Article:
|"I had upgraded the memory by installing 2 new modules and the problem surfaced after this."|
You may have loosened or damaged some connection while doing that.
Try using a different data cable to the drive.
Ram that works in another mboard , or any ram you buy or have lying around, may not work properly, or sometimes, not at all - even if it physically fits and is the right overall type (e.g. SDram, DDR, DDR2, etc.; PCxxxx, xxx mhz) for your mboard. In the worst cases of incompatibilty your mboard WILL NOT BOOT all the way with it installed, and the mboard may not even beep - the ram has to be compatible with the mboard's main chipset, or in the case of recent mboards, compatible with the memory controller built into the cpu.
In the case of lesser ram incompatibilty problems, or a poor connection of the ram in it's slots, you only get a tiny amount of ram errors - your system seems to work more or less normally, yet you get occaisional random weird symptoms.
I've never heard of that causing a CD drive to eject it's tray, but that's possible.
The only way you can definately rule out you are not experiencing a small amount of ram errors is to test the ram after having made sure the ram has a good connection in it's slots.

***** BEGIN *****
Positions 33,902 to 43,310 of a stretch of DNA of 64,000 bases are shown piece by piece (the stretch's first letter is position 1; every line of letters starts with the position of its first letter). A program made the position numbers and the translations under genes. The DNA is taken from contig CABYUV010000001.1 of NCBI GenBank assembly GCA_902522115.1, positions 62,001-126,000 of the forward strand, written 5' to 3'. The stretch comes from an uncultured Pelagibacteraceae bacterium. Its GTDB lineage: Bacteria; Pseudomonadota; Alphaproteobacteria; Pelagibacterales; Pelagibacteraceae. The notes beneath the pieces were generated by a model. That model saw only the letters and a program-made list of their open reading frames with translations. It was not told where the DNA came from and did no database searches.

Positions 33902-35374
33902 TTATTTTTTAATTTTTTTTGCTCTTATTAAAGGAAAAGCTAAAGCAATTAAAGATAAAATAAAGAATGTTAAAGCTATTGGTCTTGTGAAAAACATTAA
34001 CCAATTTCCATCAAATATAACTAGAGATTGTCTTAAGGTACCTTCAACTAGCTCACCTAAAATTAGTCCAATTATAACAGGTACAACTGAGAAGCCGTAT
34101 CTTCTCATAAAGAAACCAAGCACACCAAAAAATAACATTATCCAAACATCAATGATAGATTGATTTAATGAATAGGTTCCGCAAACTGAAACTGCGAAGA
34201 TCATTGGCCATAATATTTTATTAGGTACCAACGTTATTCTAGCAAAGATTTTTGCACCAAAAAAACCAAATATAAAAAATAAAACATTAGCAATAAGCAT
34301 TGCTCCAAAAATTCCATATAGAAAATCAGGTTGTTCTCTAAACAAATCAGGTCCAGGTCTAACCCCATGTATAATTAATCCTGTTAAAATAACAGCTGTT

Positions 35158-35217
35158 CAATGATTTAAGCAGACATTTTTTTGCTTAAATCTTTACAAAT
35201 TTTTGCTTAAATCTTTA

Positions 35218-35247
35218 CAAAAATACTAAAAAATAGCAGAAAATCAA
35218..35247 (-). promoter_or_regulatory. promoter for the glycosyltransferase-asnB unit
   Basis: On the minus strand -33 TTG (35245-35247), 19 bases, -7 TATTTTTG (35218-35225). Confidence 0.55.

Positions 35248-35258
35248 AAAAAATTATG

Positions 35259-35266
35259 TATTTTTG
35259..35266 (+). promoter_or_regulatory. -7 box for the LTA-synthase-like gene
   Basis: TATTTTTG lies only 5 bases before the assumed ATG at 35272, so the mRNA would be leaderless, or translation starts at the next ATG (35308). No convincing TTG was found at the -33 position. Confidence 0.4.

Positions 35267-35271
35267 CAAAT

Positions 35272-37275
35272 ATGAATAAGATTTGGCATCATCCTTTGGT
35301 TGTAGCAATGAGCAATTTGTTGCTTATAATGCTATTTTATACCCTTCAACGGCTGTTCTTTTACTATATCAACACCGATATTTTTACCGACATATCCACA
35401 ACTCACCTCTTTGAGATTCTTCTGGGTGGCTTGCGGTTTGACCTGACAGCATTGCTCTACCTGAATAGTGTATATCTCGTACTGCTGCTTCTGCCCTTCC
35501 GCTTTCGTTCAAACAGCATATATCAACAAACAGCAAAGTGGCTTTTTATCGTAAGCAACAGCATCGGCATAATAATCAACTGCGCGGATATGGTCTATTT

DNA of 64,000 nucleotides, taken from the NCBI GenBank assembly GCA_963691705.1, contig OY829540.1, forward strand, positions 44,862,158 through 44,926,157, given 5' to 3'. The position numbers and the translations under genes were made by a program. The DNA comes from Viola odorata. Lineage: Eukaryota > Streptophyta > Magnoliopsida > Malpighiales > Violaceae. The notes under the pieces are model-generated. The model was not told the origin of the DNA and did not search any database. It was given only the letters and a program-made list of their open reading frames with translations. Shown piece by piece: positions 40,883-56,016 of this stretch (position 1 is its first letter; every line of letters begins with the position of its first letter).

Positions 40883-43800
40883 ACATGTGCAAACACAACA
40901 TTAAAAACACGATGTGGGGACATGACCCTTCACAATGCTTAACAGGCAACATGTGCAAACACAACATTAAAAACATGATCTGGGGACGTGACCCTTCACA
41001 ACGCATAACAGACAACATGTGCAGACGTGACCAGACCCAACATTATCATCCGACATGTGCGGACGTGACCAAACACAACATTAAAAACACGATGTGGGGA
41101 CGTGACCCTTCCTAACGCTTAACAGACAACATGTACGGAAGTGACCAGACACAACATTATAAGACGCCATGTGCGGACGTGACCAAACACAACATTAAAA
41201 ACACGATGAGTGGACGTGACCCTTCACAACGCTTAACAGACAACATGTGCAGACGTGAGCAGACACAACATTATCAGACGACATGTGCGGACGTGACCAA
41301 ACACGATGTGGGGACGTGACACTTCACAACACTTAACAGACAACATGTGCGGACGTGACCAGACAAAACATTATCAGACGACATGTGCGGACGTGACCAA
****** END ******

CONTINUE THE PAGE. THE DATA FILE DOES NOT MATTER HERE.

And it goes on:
See response 2 in this - try cleaning the contacts on the ram modules, and making sure the modules are properly seated:
If you do a ram test, do that AFTER having tried cleaning the contacts and making sure the ram is seated properly - otherwise any errors found may be FALSE.
If the ram is incompatible with the chipset, it will likely FAIL a ram test - that is NOT a true indication of the ram being faulty - there is probably nothing wrong with it, and it will pass the test if installed in a mboard it is compatible with.
If a ram test DOES find errors, if you have more than one module installed, try the test with one module at a time - sometimes they won't work properly when more than one is installed, but it will pass when by itself.
If you want to try a memory diagnostic utility that takes a lot less time to run a full pass than memtest86 does, this one is pretty good - Microsoft's
Windows Memory Diagnostic:
It can be toggled (press T) to do a standard or a more comprehensive set of tests - use the default 6 test one first - if it passes one pass of that, use the latter one. A few of the tests in the latter set are intentionally slower.
If you don't have a floppy drive, see the Quick Start Information at that Microsoft link for how to make a bootable CD of the Windows Memory Diagnostic (you need Windiag.iso - you don't necessarily need to use the program they mention to add it to the CD).